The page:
Saturday, February 23, 2013

Santa's Story: A Holocaust Play

Eli, Eli 

Shelo yigamer le'olam: 
Hachol vehayam

Rishrush shel hamayim 
Berak hashamayim 

Tefilat ha'adam

Last Sunday I was invited to go and watch Santa's Story. This is no Christmas play. How about we start at the end this time? 

I was balling my eyes out. Not a particularly elegant description, I'll admit, but I just couldn't contain myself. 
I was completely awestruck.

The story, co-written by opera singer, actress and daughter of Santa, Aviva Pelham recollects the heart-rendering life of her mother, Santa, through a one woman show comprising speech and song. A grim, macabre tale of Santa and her family during the time of persecution in Germany, a life of war in Spain, a refugee ship to England, an illegal life in Paris and an earth shattering separation to Rhodesia and then, South Africa. Per contra, spirits are continuously lifted by the humor existing in ordinary daily life and a wonderful onstage band comprising a violinist, a clarinetist, and an accordion/ piano/ guitar player accompanying and other times simply providing instrumentation to Aviva while depicting Santa's journey. 

Santa Pelham
I really can't possibly tell the entire story accurately, however I'm being a little creative here and coming up with my own way of telling this striking tale of woe and life.

Life was very kind to the Erders, a German Jewish family of four consisting of Santa, her younger brother and their parents.

Aviva places us in Santa's German life perfectly, remarkably singing in German and Hebrew -Eli, Eli anyone? A fair amount of her lines were also in German in this part of the play. She actually does not speak German or any of the languages she sang or spoke in besides English and a bit of French and Hebrew. Wow.

Their prosperity was not to last, for up came the rise of Adolph Hitler and the Nazis. After Santa's father was beaten to a pulp for "rejoicing and succeeding from German unhappiness" the Erders were forced to flee and become permanent citizens of Spain, where a tough life of struggle awaited. "Let what has happened to us happen to you!"
The set change of Germany to Spain was beautifully sculpted by a wonderful Pasodoble, as performed by the band.

Civil War broke out in Spain in 1939, and Santa and her family were in the middle of the exact thing from which they fled Germany. 
A ship on its way to Britain was willing to take evacuees, but Santa's father and brother were of right age for the army and were not allowed on the boat. Santa and her mother would travel alone to England.

A few weeks into Santa and her mother's stay in the United Kingdom, they received a letter from her father and brother. They were in Paris - so off they went to meet them there.
A stunning accordion song with Aviva serenading in smooth seductive French came on to lighten the mood.

A burdensome life was install for the Erders in Paris. Not legal to work because of their previous German citizenship, the family fell to working illegally to be able to survive, constantly afraid of arrest. They had also been hearing the stories of Jews being rounded up to be taken to the death camps. How could man commit this atrocity to man?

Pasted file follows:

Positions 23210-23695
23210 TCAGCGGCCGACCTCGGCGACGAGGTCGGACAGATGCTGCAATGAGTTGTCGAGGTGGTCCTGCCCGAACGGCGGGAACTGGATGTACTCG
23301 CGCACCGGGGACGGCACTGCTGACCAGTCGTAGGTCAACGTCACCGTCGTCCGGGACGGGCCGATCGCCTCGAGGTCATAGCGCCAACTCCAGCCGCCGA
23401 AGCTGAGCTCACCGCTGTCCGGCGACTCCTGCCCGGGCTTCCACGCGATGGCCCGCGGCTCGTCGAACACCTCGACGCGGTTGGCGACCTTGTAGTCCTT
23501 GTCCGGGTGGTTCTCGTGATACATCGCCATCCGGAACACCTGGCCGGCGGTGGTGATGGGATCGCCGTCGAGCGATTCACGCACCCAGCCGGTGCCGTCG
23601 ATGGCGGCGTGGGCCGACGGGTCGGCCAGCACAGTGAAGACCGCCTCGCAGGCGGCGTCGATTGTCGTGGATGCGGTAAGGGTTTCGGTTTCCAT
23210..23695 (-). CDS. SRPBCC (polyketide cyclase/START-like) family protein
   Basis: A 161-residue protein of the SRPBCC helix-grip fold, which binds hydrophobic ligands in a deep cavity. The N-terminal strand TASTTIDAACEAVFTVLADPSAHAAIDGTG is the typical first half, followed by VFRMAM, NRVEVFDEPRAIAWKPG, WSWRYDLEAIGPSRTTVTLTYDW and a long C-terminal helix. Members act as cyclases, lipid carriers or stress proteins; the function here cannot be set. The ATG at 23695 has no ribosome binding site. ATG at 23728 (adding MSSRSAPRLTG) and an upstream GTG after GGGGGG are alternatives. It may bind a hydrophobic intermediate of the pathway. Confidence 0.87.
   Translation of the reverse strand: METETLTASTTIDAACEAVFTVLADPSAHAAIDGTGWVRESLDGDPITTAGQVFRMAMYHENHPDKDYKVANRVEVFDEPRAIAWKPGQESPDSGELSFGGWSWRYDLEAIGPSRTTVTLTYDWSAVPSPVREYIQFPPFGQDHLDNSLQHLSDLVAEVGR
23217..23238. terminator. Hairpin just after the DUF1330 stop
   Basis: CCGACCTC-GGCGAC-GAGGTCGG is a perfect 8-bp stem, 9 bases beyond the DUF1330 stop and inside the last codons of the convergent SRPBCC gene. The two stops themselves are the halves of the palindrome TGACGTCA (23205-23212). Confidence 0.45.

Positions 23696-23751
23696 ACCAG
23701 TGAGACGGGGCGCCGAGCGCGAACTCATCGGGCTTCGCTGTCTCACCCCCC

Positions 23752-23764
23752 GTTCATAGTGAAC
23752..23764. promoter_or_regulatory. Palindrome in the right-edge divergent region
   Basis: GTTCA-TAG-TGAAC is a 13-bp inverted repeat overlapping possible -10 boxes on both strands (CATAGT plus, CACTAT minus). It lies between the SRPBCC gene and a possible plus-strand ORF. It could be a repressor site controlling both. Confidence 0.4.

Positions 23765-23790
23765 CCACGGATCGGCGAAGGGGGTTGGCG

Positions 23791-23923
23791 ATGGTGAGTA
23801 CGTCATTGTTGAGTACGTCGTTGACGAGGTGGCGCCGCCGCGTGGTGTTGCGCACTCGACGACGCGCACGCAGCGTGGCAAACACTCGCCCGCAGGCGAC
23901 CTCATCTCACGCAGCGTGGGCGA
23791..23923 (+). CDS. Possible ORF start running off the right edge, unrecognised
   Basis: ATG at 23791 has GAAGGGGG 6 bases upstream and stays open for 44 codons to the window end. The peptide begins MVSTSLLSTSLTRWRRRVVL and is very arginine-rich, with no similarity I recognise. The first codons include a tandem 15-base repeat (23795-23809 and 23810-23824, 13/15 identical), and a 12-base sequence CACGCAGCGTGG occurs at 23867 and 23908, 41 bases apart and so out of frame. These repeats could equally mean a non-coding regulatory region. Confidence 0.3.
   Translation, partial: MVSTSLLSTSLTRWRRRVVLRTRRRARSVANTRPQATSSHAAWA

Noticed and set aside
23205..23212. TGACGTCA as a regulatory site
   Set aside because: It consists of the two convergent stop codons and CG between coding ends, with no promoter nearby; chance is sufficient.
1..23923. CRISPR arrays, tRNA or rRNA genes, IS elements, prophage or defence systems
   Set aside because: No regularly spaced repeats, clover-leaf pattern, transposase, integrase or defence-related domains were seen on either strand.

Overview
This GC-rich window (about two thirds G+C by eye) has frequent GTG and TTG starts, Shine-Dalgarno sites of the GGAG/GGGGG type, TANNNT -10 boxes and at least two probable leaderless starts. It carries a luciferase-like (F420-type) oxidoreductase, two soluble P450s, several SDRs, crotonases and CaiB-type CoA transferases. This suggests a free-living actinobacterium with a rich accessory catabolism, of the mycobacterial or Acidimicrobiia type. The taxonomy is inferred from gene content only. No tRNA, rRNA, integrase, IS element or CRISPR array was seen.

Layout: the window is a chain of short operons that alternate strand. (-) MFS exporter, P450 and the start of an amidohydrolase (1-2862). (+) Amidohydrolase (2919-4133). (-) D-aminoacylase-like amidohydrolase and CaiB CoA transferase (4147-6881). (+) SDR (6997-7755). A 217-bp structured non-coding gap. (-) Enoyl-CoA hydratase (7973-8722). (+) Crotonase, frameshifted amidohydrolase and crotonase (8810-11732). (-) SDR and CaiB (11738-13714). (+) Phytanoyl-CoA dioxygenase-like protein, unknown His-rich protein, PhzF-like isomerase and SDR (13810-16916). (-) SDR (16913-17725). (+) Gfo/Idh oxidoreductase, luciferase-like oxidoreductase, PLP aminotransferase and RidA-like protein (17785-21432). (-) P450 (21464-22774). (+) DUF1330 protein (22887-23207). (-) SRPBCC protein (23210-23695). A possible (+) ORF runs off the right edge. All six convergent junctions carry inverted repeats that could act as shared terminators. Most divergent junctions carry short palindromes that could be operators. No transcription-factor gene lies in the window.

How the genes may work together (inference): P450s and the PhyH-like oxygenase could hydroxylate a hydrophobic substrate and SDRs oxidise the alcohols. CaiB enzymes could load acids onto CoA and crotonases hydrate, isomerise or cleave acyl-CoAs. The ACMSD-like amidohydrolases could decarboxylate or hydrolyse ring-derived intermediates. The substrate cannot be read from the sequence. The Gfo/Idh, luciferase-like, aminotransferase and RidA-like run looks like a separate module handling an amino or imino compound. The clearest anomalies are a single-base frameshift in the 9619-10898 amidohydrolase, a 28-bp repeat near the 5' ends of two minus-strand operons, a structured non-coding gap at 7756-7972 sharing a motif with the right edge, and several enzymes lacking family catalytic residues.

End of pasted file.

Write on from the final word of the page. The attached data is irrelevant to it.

Hitler invaded France, 1940.
A letter arrived from Rhodesia - Zimbabwe currently - from a man by the name of Jacques Pelham, the son of a Polish Jewish family known by Santa's parents. Encouraged by her mother, Santa sent her own letter of greetings to Jacques, with the possibility of marriage on the horizon. Jacques replied, with an intrigue
 and promises of a gratifying life in Rhodesia with him as her husband. "If you will be my wife, I will promise you three things. A dress, new shoes, and a movie ticket" Santa knew his humor would brighten the darkness of leaving her family.

Heart-wrenchingly leaving her family behind, Santa traveled to Rhodesia to marry Jacques, a complete stranger save for a few letters. Jacques seemed to be a kind man, but Santa was distraught over her being alone without her family. Jacques was to become a great companion. 

First marrying in court, the process was short and abrupt, but the wedding that followed was joyous and jubilant. Agreements made for two years of marriage without a child left Santa to get to know her Jacques. Their first child, grievously died within the first few weeks after the birth, but to the grace of them both, they later had three healthy daughters.

News arrived in 1944 to Santa in Rhodesia. Her parents and brother had died, her father by suffocation in the cattle cars transporting him to Auschwitz and her mother and brother in the gas chambers.
Oh the devastation and evil! Recovery was painful for Santa, but gratefully she had found refuge and a comfortable life with Jacques. 

Santa now lives in South Africa with her family -with 8 grandchildren and 18 grandchildren now in the mix- at the prime age of 95. 

Have I forgotten something? Oh! The ending. Santa was there. 
She was there, sitting in the front row of the theater. The play ended with Aviva bringing her mother, there for the final showing, and having her, Santa, sing the end of the merry song that ended our magnificent journey of her life story. Tears filled my eyes and I gave my silent salutes to the incredible woman.

I was graced with the opportunity to meet Aviva and Santa afterwards. Santa was very humble and pure, and Aviva was just fabulous.  This photo above is of Santa, second from the right, Aviva and her two sisters.

My words of awe to Aviva for her brilliant performance were, 
"Wow, you were just radiant!" She sprightly replied and said,
"You're quite radiant yourself!" (Chuckles) Thanks Aviva.

P.S I also bought the book for a closer look into Santa's story. Expect a review once it's read!